Tag: pandering

It’s About Branding

There I was, ready to enjoy some enchiladas suizas and a generous helping of tequila, when I saw them.

But first, let me be clear about the Mexican restaurant in which I was dining. Years ago, I saw Brad Pitt in the place. He wasn’t around on this night, so I don’t want to implicate him. The point is that this is a popular LA site that teeters on the edge of authenticity (good food in a simple setting) and hipster irony (the kid of place where Brad Pitt walks in to show off his bona fides).

So I shouldn’t have been too surprised to see a large table of yuppies (tangent: do yuppies still exist?) hooting and hollering nearby. It was a birthday party apparently, and they had their own wait staff.

Now, the waiters and waitresses for our area were dressed casually, in jeans and polo shirts. The wait staff for the private party, however, was dressed, well, more colorfully.

The waitresses had frilly dresses and Carmen Miranda-style headpieces, and the waiters were decked out in campesino attire, complete with huge sombreros.

Sombrero-mexicain-adulte_4

 

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I Demand Pandering, and Right Now

First, let me offer belated thanks to Profe for commenting on my post “We’re Number Juan” and to Promethestherebel for his response to my post “Who Are You?”

Second, please remember that my pieces on the Huffington Post are also open to comments. In fact, despite the generous feedback I have received there, I have yet to see any truly deranged comments, so somebody out there is falling down on the job. Let’s get with it, people!

Speaking of Huffington, I want to address the odd linking that my post “Loving the Latino Voter” received there. Some organization named the Illinois Review excerpted the piece with the tagline “Liberal argues that Hispanics vote for whichever candidate panders to them the most.”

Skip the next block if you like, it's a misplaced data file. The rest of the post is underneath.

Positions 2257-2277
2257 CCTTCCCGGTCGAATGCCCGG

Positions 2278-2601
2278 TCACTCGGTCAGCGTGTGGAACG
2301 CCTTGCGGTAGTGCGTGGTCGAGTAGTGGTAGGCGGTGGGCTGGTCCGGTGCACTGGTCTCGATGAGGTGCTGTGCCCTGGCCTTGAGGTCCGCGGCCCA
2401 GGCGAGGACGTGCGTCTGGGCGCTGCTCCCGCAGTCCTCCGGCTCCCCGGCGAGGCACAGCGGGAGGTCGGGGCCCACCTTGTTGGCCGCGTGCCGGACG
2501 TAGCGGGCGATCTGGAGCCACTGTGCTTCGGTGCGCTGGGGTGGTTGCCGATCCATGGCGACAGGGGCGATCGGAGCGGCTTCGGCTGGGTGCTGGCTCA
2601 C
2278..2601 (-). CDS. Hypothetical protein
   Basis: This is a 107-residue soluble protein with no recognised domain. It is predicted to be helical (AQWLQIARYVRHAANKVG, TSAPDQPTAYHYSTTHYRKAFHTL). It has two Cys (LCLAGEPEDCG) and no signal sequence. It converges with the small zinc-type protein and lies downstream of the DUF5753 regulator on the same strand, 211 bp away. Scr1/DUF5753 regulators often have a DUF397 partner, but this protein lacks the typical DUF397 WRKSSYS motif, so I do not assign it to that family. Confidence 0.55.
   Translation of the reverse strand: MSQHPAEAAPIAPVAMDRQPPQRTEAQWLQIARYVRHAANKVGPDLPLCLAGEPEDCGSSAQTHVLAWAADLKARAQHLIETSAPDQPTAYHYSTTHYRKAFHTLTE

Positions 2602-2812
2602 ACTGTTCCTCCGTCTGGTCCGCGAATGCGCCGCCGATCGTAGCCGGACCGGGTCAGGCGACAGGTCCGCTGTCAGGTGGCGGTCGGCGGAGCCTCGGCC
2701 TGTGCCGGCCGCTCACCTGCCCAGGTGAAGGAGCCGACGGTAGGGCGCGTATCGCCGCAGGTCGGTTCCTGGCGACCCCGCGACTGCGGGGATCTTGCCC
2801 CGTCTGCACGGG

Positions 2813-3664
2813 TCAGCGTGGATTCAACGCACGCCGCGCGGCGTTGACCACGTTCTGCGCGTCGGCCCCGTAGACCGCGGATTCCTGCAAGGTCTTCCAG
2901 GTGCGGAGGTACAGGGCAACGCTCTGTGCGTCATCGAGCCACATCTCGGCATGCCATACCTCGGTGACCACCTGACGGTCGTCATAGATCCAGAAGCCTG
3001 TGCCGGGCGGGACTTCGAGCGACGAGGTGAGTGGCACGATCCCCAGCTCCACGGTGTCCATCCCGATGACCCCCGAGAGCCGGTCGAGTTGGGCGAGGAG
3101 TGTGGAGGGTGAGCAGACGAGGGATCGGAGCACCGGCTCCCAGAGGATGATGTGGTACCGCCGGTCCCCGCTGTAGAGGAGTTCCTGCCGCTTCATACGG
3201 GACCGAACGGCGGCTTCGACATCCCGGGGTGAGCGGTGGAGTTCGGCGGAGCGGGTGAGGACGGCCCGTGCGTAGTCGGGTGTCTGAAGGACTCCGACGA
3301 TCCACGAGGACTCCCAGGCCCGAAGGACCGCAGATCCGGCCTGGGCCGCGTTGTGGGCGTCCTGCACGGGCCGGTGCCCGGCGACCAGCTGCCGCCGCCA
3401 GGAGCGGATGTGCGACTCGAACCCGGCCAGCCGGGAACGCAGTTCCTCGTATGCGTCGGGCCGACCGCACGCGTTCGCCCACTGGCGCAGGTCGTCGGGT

I’m not sure that was my argument, and the tone is definitely bitchy. But let’s look at that pandering charge anyway. It stems from my point that, so far, the Democratic platform has appealed to Hispanic voters more than the Republican platform has.

The Democrats’ approach, ergo, is pandering. How this is much different than candidates promising the moon and sun to Soccer Moms or Nascar Dads or blue-collar unionists or anti-tax small-business owners or NRA members or ACLU activists is beyond me.

The difference between pandering and “good campaign skills” looks to be negligible. Specifically, McCain reneging on his criticisms of the Religious Right is not pandering to Christian conservatives. Obama refraining from the smallest criticism of the Israeli government is not pandering to Jewish voters.

But addressing some issues that Latinos tend to value is pandering of the highest degree.

Now we’re all clear.

Sorry, but it seems that many people are uncomfortable with the fact that Hispanics (long the also-ran demographic of the voting population) are finally exercising some clout. This charge is especially prevalent among conservatives because they are – and there is no delicate way to put this – losing.

So if Democrats continue to win over Latinos, expect to see a lot more of that self-righteous j’accuse tone flying around. The fact, however, is that the attention Latinos are enjoying is no different from what majority-culture voters have demanded and received for decades. Indeed, Juan Carlos Lopez has argued that pandering to Hispanics is inevitable and long overdue.

So to my friends at the Illinois Review, I would say, “Yeah, Hispanics are indeed more likely to vote for the guy who panders to them the most… just like everybody else.”


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